Yash Chopra’s Jab Tak Hai Jaan may have bewildered many with what has been interpreted as one big muddle of a triangular Sufi-Bhakti-divinity dialogue, but the song Challa ki Labhda Phire from the film was widely appreciated. In the age of bhangra beats and bass speakers popularised by pop singers like Yo Yo Honey Singh of Angrezi beat fame, this song about a perpetual wanderer gave JTHJ one of its high points. It also gave a boost to Shah Rukh Khan’s sagging career. And it brought the talented but somewhat mysterious Rabbi Shergill, himself a bit of a wanderer, back onto iPod playlists; Challa’s lyrics were composed by Gulzar, the music was AR Rahman’s, and it was sung by Rabbi.
When we meet Rabbi at Hotel Siddharth Jaypee in West Delhi, he seems keen to remind us of his success as an artiste before Bollywood adopted him. “I just released my third private album called Rabbi III this year. I just wasn’t singing for Bollywood,” he says.
Huddled with his BlackBerry on a sprawling lounge sofa, Rabbi is quite unlike the thin Sardar whose photographs one saw in magazines when his first album went up the charts in 2004. Eight years on, Rabbi is rather portly. He is wearing a light brown suede coat over a linen shirt and chocolate brown corduroy trousers. He orders coffee for us and reads a text message through his amber-coloured shades. Rabbi does not speak much, and there are often lulls in the conversation. The silence is interrupted by two brides-to-be jostling for space around the hotel’s reception desk.
Rabbi ignores the commotion and puts his phone away. “I live out of my phone these days,” he quips.
Rabbi grew up in Delhi and is an alumnus of Khalsa College. He lives in Noida these days, and visits Mumbai for recordings. His life revolves around meetings in Punjab and Delhi, private gigs and weddings. Earlier in the day, he was at an extended celebration of his daughter’s seventh birthday with the family. Speaking about his latest hit, he says, “I have been busy releasing my third album over the past year, but it’s strange that people feel that Challa is a ‘comeback’.”
Rabbi first achieved fame with Bulla Ki Jaana, his hit single—a Bulleh Shah number—from a self-titled album released in 2004. The makers of Waisa Bhi Hota Hai Part II wanted to use the song for the film, but Rabbi refused to part with the rights. The Arshad Warsi-starrer went with Kailash Kher’s Allah ke Bande instead. Rabbi then composed the soundtrack of Dilli Heights, known for songs like Tere Bin and Kitni Der Tak.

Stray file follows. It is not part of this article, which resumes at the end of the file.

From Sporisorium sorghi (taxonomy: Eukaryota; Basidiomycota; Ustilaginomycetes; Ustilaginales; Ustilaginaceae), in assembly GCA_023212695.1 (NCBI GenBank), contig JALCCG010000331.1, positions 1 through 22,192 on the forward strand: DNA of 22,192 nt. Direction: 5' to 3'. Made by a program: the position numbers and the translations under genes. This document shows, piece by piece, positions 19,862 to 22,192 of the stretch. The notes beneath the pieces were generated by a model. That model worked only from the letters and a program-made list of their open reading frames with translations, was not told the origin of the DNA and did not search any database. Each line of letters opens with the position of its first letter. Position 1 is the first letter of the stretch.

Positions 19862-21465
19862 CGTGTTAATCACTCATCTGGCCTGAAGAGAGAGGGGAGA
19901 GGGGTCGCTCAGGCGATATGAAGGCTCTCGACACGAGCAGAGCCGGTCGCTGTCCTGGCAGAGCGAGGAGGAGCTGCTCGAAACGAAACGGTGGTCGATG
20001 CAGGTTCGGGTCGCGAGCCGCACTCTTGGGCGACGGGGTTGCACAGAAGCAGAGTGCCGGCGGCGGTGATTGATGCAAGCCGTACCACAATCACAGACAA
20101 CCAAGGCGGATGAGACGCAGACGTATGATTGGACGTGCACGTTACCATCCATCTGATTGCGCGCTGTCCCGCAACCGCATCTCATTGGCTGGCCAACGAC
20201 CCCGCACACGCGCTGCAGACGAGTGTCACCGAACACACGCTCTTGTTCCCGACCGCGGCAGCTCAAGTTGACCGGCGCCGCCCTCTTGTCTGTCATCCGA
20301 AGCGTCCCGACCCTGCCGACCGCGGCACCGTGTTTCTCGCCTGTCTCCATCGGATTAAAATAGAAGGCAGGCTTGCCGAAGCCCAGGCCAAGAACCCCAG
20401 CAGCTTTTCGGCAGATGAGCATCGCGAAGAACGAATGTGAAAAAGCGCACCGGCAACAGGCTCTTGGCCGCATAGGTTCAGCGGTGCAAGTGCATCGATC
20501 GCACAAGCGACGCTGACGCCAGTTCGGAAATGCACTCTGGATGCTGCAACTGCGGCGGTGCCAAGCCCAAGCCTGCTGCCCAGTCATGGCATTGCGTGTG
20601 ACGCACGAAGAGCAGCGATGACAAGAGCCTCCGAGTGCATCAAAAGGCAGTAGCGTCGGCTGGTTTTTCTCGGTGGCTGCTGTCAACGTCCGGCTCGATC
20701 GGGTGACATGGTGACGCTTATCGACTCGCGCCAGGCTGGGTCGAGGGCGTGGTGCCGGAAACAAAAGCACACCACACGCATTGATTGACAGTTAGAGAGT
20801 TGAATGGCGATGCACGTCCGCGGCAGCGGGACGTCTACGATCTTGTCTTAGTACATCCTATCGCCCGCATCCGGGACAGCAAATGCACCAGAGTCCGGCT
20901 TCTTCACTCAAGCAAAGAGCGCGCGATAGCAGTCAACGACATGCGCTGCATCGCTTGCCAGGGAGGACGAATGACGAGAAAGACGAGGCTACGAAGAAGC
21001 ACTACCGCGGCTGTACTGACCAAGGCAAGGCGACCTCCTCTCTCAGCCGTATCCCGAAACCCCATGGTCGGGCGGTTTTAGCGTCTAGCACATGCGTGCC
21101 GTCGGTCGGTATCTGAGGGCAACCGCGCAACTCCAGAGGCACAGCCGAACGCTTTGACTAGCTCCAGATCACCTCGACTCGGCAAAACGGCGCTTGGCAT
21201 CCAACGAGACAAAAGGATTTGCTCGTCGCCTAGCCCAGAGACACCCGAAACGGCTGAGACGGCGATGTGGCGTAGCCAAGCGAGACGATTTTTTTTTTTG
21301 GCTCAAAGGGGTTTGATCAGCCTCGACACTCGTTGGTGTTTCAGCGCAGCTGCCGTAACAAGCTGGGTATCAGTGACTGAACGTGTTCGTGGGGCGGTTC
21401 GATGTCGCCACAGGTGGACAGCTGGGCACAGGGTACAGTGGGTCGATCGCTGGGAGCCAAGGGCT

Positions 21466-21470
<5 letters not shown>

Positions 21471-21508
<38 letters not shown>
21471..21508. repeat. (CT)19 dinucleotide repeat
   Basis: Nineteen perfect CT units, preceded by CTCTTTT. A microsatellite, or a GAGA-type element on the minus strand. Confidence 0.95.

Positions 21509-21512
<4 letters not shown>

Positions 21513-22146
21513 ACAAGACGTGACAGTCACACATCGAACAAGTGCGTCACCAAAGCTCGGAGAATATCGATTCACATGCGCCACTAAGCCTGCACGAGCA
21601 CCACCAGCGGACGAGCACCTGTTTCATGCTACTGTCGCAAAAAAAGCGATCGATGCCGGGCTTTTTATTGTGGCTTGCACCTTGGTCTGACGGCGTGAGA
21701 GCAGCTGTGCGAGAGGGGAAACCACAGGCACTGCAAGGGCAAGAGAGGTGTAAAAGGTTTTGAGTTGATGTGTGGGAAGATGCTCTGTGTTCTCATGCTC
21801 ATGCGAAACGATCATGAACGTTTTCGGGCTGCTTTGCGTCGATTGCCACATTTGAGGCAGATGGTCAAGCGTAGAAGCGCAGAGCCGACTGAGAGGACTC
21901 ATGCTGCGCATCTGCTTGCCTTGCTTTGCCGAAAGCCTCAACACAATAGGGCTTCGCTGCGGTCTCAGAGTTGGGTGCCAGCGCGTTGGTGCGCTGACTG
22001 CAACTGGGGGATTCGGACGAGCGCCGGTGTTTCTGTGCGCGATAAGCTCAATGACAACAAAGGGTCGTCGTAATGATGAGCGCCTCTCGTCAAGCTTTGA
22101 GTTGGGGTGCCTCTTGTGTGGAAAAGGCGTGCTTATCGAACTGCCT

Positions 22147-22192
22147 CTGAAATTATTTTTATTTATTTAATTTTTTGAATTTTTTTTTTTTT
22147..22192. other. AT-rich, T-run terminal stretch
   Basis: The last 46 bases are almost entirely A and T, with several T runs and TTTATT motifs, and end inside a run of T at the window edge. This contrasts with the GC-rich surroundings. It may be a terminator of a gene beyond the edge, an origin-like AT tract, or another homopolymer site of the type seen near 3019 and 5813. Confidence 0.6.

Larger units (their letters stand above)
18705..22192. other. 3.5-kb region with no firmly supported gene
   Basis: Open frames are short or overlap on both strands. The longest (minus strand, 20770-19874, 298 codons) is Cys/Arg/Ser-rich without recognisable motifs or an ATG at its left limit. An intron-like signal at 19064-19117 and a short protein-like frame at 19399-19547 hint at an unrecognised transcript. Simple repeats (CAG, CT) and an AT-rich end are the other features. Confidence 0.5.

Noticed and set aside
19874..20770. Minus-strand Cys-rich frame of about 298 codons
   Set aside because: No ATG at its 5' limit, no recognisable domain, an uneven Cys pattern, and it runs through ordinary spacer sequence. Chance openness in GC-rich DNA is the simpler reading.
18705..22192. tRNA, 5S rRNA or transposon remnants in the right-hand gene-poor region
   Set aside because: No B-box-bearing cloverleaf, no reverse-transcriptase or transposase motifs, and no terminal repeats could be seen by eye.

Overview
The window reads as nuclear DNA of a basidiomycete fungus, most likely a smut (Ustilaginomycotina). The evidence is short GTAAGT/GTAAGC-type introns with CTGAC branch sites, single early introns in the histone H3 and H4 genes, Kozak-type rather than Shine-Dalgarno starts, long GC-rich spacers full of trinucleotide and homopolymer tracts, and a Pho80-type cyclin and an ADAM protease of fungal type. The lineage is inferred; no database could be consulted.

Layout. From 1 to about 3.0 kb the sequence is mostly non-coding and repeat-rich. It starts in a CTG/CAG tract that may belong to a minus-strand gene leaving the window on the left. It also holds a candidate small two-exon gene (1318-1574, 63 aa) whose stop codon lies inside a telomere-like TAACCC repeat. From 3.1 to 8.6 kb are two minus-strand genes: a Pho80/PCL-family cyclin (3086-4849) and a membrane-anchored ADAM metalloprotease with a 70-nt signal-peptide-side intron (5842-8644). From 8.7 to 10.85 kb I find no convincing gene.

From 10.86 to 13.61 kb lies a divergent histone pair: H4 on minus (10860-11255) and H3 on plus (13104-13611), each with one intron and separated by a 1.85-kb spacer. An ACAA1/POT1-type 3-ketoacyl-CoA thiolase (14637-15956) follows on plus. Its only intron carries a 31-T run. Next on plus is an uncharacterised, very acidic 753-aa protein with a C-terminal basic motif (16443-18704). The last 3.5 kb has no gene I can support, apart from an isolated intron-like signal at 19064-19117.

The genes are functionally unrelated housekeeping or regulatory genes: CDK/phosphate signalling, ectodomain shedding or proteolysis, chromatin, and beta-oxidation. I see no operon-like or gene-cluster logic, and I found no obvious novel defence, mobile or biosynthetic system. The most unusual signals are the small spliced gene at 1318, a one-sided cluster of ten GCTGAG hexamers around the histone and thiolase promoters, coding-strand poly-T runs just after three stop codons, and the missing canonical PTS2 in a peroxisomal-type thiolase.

“I see myself as a songwriter first; movies happen if I like the idea,” says Rabbi. Of the experience of working with Rahman and Yash Chopra, all he says is: “They are both masters of their art, so it was a good experience.”
Rabbi’s attitude towards Bollywood borders on irreverence, perhaps even disdain. It comes across when he speaks of the time he began his career in the 1990s. An MBA dropout, Rabbi took to singing jingles before he got to release his first album—five years after it was first scheduled. It was initially to be launched by Tehelka, but it backed out after getting embroiled in a sting operation controversy that involved questionable decisions on Indian defence procurement.
Rabbi resists being tagged as a ‘Sufi singer’, or any kind of singer for that matter. He admits later, though, that he is a ‘pop singer’. But the Indian pop music scene today has no takers, he says. “Back then, one could think of releasing a private album because there was a flourishing Rs 400 crore industry that promoted indie music. Bombay has destroyed it over the years.”
Minutes later, as the coffee arrives, Yo Yo Honey Singh is back in the conversation. Rabbi brings him up. “Today, you either join them or beat them, and you see the likes of Yo Yo Honey Singh doing that. One video grabs about 100,000 ‘likes’ in an hour,” he says. It is a phenomenon, he says, the emergence of alternative regional industries. “The music industry is bursting at its seams and is beyond the control of a few corporates in Bollywood. So you see some sort of ‘Balkanisation’ of movies and music in other regions. Punjab is quite a winner here,” he says, referring to Yo Yo Honey Singh’s Bollywood turn. “His popularity in Punjab has forced Bollywood to recognise his voice.”